Editor's note: This is the second of a two-part series on concussions and student athletes at Branford High School. Part one of the series can be found here.
By Kyle Kenney
BHS student Adam Gallagher suffered a severe concussion at the end of his freshman year football season from a helmet to helmet hit that put him out of commission for two weeks. The injury affected more than his head though.
“I felt myself being easily annoyed and extremely irritable,” Gallagher said. “I found myself snapping at my family and friends. I didn’t even have the strength to focus on simple tasks at hand. For example, even sending out a text was a struggle.”
At Branford High, many students like Adam may be prone to head injuries such as a concussion, either from playing a sport, from other out of school events or even accidental head-bumping. Students who have suffered head injuries may also experience feelings of depression and other mood altering problems, with the possibility that the head incidents caused it, experts say.
Numerous side effects to head injuries, studies show
According to HealthDay, studies have shown “that children and teenagers who’d ever sustained a brain injury were much more likely to have ever been diagnosed with depression.” HealthDay also stated that “ 15 percent had received that diagnosis, while the national prevalence was less than 4 percent.”
Head injury is a severe problem in itself. It is a common injury for those 18 and under to experience concussions and other head injuries. Many of them treat the injury as any other with rest and time to heal, but are they taking enough time to fully heal their injury?
Concussion policy at BHS in place to deal with head injuries
BHS deals with concussions very severely. Athletes who have experienced a concussion during a sports season, must pass a variety of mental tests called the “Impact Testing” and then go through a physical three-day testing with the athletic trainer to see if all symptoms are gone and they can return to the playing field. In the classroom, students are given time off to heal the injury until they can participate in class and class work without being drastically affected by the injury.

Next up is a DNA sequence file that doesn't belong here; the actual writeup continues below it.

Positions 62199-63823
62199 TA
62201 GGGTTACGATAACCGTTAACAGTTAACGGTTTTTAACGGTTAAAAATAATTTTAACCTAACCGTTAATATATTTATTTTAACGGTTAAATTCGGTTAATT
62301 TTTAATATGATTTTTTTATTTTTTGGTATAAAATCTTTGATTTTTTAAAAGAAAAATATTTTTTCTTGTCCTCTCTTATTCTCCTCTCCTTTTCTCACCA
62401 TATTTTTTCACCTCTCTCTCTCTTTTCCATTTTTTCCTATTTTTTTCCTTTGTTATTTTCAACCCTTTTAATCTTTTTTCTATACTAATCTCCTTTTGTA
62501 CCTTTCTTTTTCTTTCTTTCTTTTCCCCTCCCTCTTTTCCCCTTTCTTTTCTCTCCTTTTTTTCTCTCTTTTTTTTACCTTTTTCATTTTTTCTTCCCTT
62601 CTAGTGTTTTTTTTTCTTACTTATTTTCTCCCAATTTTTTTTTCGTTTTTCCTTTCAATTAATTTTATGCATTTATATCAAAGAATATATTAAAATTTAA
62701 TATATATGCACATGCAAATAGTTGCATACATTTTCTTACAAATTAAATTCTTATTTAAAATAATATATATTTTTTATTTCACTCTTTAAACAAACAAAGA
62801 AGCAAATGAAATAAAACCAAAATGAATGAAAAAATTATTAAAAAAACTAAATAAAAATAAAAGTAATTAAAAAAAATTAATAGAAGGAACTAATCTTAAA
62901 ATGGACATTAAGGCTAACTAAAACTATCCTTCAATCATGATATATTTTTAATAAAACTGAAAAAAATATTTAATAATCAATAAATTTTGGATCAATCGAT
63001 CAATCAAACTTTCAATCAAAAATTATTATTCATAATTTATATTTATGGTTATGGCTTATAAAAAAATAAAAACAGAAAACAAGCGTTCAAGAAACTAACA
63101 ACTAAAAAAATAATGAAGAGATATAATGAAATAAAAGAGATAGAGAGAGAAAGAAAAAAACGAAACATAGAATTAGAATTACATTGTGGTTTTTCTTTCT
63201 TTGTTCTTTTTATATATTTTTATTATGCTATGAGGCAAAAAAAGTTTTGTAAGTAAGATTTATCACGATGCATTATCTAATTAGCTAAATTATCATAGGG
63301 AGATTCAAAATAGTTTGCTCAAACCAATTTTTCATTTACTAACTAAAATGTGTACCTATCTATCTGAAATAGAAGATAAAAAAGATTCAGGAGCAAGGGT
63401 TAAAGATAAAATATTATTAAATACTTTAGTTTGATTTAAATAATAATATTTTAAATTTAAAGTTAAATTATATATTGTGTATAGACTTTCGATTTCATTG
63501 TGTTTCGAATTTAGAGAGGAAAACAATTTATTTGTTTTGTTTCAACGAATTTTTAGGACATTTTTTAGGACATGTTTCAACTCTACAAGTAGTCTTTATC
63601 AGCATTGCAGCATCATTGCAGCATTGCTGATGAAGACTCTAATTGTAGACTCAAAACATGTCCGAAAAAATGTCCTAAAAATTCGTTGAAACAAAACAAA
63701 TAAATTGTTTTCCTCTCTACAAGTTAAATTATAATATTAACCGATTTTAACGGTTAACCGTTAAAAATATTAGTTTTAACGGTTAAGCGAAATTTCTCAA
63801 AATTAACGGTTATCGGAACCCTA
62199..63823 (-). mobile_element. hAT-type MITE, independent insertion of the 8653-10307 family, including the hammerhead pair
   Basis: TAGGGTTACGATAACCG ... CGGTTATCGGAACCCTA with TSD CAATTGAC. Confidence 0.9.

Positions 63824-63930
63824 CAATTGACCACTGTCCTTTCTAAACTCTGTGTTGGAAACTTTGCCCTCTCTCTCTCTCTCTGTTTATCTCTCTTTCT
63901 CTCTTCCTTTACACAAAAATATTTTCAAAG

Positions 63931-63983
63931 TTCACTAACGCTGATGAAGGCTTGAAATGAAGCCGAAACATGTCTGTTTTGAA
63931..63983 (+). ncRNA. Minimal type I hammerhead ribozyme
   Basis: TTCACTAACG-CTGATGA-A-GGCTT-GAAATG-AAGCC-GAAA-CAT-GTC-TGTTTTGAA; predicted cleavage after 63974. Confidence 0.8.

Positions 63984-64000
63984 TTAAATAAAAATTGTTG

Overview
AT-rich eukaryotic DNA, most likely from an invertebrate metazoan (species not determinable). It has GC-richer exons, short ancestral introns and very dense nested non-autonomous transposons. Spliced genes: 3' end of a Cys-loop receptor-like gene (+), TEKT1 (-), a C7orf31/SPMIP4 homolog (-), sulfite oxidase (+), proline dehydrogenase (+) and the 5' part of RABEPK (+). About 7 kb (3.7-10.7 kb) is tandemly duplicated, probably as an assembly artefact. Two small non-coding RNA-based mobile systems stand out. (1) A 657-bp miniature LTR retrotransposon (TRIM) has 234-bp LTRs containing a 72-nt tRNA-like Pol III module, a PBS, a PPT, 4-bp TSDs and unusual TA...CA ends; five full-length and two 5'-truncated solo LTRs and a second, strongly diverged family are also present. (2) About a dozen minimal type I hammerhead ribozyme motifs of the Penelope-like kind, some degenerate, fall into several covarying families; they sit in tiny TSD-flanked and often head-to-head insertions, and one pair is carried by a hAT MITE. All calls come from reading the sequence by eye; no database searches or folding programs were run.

BHS takes these injuries very seriously because they understand what can happen if these injuries aren’t properly treated, school officials said.
Read about the Impact Testing and concussion policy at BHS here.
The injuries may seem very minor at the time, but there’s a chance that these minor injuries can be the lead to many long term mental health issue’s. BHS student and dance team member Maisy Larancoulang commented, “Ever since my concussion almost two years ago, I have noticed that I get stressed out way more easy and also that I get feelings of anxiety and depression over things that are unnecessary. For example, if I get into little arguments with my parents I feel overwhelmed at times.”
The extent of head injuries and depression among youth is documented in studies from HealthDay, which show the results from a 2007 survey of 82,000 children under the age of 18. “Just over 2,000 parents said their child had ever been diagnosed with a ‘brain injury or concussion,’ and just over 3,100 said their child had ever been diagnosed with depression — for a national rate of 3.7 percent. Among kids with a past head injury, however, the rate of depression was about four times higher, at 15 percent,” according to the survey.
It is unclear how the head injuries and depression are related but some have their own opinions on the situation. Keith Yeates who is a pediatric neuropsychologist stated, “One possibility is that there are alterations to the brain structure in areas associated with mood regulation, there could also be indirect links. If a brain injury is serious enough to hinder a child’s functioning and ability to socialize with friends, that could lead to depression.”